Adverse effects of Z-drugs for sleep disturbance in people living with dementia: a population-based cohort study

Richardson, Kathryn, Loke, Yoon K., Fox, Chris, Maidment, Ian, Howard, Robert, Steel, Nicholas, Arthur, Antony, Boyd, Penelope J., Aldus, Clare, Ballard, Clive and Savva, George M. (2020) Adverse effects of Z-drugs for sleep disturbance in people living with dementia: a population-based cohort study. BMC Medicine, 18. ISSN 1741-7015

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Abstract

Background: Sleep disturbance is common in dementia and often treated with Z-drugs (zopiclone, zaleplon, and zolpidem). While some observational studies suggest that Z-drugs are associated with adverse events such as falls and fracture risks in older people, this has not been studied in dementia. Methods: We used data from 27,090 patients diagnosed with dementia between January 2000 and March 2016 from the Clinical Practice Research Datalink linked to Hospital Episodes Statistics data in England. We compared adverse events for 3532 patients newly prescribed Z-drugs by time-varying dosage to (1) 1833 non-sedative-users with sleep disturbance; (2) 10,214 non-sedative-users with proximal GP consultation matched on age, sex, and antipsychotic use; and (3) 5172 patients newly prescribed benzodiazepines. We defined higher dose Z-drugs and benzodiazepines as prescriptions equivalent to ≥ 7.5 mg zopiclone or > 5 mg diazepam daily. Cox regression was used to estimate hazard ratios (HRs) for incident fracture, hip fracture, fall, mortality, acute bacterial infection, ischaemic stroke/transient ischaemic attack, and venous thromboembolism over a 2-year follow-up, adjusted for demographic- and health-related covariates. Results: The mean (SD) age of patients was 83 (7.7) years, and 16,802 (62%) were women. Of 3532 patients prescribed Z-drugs, 584 (17%) were initiated at higher doses. For patients prescribed higher dose Z-drugs relative to non-users with sleep disturbance, the HRs (95% confidence interval) for fractures, hip fractures, falls, and ischaemic stroke were 1.67 (1.13–2.46), 1.96 (1.16–3.31), 1.33 (1.06–1.66), and 1.88 (1.14–3.10), respectively. We observed similar associations when compared to non-sedative-users with proximal GP consultation. Minimal or inconsistent excess risks were observed at ≤ 3.75 mg zopiclone or equivalent daily, and for mortality, infection, and venous thromboembolism. We observed no differences in adverse events for Z-drugs compared to benzodiazepines, except lower mortality rates with Z-drugs (HR [95% confidence interval] of 0.73 [0.64–0.83]). Conclusions: Higher dose Z-drug use in dementia is associated with increased fracture and stroke risks, similar or greater to that for higher dose benzodiazepines. Higher dose Z-drugs should be avoided, if possible, in people living with dementia, and non-pharmacological alternatives preferentially considered. Prescriptions for higher dose Z-drugs in dementia should be regularly reviewed. Trial registration: ENCePP e-register of studies, EUPAS18006.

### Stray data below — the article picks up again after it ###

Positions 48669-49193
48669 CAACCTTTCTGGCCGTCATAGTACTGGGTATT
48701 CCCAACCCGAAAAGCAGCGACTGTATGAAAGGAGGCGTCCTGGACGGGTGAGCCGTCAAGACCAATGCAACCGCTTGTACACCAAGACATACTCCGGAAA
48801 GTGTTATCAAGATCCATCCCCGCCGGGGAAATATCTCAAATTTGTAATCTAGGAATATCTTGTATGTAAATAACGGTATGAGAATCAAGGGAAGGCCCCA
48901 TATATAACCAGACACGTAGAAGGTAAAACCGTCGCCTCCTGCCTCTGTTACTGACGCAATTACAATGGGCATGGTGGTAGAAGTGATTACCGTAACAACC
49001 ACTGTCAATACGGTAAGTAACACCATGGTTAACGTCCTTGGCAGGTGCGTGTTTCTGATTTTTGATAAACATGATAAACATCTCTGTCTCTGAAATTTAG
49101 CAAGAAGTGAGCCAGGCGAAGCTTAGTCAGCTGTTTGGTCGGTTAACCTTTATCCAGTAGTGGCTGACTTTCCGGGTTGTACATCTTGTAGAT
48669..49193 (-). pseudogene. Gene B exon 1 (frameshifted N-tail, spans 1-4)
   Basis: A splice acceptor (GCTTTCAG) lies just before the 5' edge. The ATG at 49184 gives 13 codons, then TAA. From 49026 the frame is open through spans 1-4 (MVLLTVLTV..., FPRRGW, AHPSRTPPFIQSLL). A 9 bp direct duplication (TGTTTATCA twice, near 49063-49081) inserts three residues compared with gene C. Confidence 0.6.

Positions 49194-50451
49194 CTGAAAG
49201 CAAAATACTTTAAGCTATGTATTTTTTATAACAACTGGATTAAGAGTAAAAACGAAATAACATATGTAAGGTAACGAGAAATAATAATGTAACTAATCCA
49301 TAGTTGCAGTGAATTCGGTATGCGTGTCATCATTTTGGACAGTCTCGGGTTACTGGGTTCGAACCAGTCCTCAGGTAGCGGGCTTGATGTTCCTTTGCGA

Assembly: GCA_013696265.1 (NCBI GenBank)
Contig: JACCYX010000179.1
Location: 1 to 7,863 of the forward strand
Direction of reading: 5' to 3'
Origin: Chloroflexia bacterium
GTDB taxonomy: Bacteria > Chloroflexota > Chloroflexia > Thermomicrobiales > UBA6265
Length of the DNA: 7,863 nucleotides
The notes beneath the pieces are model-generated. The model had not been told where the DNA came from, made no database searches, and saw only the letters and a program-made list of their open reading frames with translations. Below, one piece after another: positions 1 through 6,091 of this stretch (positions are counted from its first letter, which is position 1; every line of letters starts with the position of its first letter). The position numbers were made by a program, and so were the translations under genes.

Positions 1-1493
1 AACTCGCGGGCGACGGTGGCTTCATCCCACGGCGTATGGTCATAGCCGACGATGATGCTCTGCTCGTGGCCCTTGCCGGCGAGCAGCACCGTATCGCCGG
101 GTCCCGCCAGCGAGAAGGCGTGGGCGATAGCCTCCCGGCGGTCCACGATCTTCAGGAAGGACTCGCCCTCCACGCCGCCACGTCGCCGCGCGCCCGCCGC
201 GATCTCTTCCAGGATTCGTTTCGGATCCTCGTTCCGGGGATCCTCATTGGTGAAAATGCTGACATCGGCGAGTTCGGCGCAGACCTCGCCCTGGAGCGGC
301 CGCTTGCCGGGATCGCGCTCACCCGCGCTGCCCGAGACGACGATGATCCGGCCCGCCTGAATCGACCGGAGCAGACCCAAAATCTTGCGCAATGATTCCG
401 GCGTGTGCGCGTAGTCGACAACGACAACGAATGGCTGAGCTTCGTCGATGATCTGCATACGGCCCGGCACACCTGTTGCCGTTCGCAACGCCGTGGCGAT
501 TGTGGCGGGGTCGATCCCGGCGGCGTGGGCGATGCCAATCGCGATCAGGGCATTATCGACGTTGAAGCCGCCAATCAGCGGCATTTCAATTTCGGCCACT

Item Type: Article
Uncontrolled Keywords: accidental falls,alzheimer disease,benzodiazepines,cohort studies,dementia,hip fractures,sleep initiation and maintenance disorders,zolpidem,medicine(all) ,/dk/atira/pure/subjectarea/asjc/2700
Faculty \ School: Faculty of Medicine and Health Sciences > Norwich Medical School
Faculty of Medicine and Health Sciences > School of Health Sciences
Related URLs:
Depositing User: LivePure Connector
Date Deposited: 21 Oct 2020 23:56
Last Modified: 14 Jul 2021 00:26
URI: https://ueaeprints.uea.ac.uk/id/eprint/77399
DOI: 10.1186/s12916-020-01821-5

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